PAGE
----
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Listen—and then Lead

Since first being elected to the Los Angeles Unified School District Board of Education a few months ago, I’ve been thinking about a story from the Book of Kings. God appears to a young King Solomon in a dream and tells him that he could have anything in the world. Solomon asks for a “lev shomeah,” a listening and understanding heart. Were I to be visited by God and asked the same question, I’d probably start with more funding for our local schools. But, given that Solomon had a pretty successful reign, I think there’s something to his answer.

I am privileged to spend my days advocating for the needs of Los Angeles Unified School District students, serving on the Board of Education so that we can provide these kids with a quality education to ensure success in college, careers, and life. In my new role as Board Vice President, I am listening and learning continually—from students, their parents, and from other leaders in the field. I have to think creatively to find new and innovative solutions.

Your education doesn’t end once you’ve graduated from school and one area where I continue to learn is in exploring the values of our Jewish community. Especially now, it is important that we reflect on kindness, giving back, taking care of others, and tikkun olam: making our world a better place.

I am also reminded of those who have guided me in my journey and have provided me with the opportunities to follow my passion of working in education. As Solomon reminds us, leadership is listening. But it also matters who it is we’re listening to. I’ve been fortunate to have had the opportunity to connect with mentors and sharpen my leadership skills, whether in college, in law school, at Teach for America, at Camp Harmony, or through my involvement in Jewish life.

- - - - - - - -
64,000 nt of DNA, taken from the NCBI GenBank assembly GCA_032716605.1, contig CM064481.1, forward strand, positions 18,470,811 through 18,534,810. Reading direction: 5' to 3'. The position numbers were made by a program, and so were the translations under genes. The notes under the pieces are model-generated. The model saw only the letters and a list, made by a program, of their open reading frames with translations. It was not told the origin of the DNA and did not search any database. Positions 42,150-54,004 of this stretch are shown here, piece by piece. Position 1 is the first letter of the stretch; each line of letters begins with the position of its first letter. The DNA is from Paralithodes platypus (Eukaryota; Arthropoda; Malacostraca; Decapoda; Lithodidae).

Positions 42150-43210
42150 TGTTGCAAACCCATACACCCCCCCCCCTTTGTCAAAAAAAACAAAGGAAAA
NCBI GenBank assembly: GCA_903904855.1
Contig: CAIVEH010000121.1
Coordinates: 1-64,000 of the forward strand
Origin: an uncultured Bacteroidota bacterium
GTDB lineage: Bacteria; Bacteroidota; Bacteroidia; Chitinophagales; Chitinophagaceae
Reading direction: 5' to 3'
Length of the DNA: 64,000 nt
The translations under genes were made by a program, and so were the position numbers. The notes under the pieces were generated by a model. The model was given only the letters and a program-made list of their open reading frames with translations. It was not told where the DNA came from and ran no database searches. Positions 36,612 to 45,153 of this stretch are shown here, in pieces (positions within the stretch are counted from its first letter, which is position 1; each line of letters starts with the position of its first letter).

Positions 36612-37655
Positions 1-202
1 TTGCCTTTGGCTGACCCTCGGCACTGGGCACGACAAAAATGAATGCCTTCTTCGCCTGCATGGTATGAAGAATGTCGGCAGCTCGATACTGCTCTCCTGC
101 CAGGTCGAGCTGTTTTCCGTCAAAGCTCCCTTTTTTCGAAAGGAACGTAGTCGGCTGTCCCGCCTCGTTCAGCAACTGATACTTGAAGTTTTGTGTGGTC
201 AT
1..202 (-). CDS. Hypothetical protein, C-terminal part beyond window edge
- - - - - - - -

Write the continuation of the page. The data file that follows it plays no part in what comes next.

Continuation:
In 2014, I participated in The Jewish Federation’s Rautenberg New Leaders Program (NLP), which gave me the opportunity to form and take part in an incredible network of like-minded, young, professional Jewish leaders across all sectors. As participants, we had access to civic leaders who could share veteran experiences as current and former elected officials and key stakeholders in their respective fields. The program is a call to action for young Jewish leaders, motivating us all to make a difference.

NLP gave me many of the tools I needed during my campaign and created a community that I could really depend on, truly proving the power of building and maintaining relationships. I formed lasting friendships with a State Senator, an Assistant District Attorney, consultants, lawyers, teachers and more. My roommate on our NLP Retreat hosted one of my first fundraisers when I decided to run for School Board. Many of my NLP class members were instrumental in getting my campaign off the ground. Even my Chief of Staff participated in the NLP program (and I recruited her to do the program long before we were working together)!

The values highlighted in the NLP program are those that unite us as a Jewish community, and even more as members of a larger extended society. When we come together and support each other, we can accomplish much more than as individuals.

In my application to NLP a few years ago, I quoted an African proverb that states “If you want to go fast, go alone.  If you want to go far, go together.” Today we need our leaders to help us go far, together.  NLP is a great place to start.

I would like to congratulate the NLP Class of 2017, and wish the incoming class of 2018 good luck! You have an incredible year ahead, filled with inspiration, education, and collaboration.  I am excited to see the amazing things you do together!

For more information about the Federation’s NLP, visit www.yajewishla.org/program/nlp.

Nick Melvoin is the Vice President of the Los Angeles Unified School District Board of Education. He is also an active member of the Jewish Federation and University Synagogue and serves on the boards of the Jewish Center for Justice and the Union for Reform Judaism.

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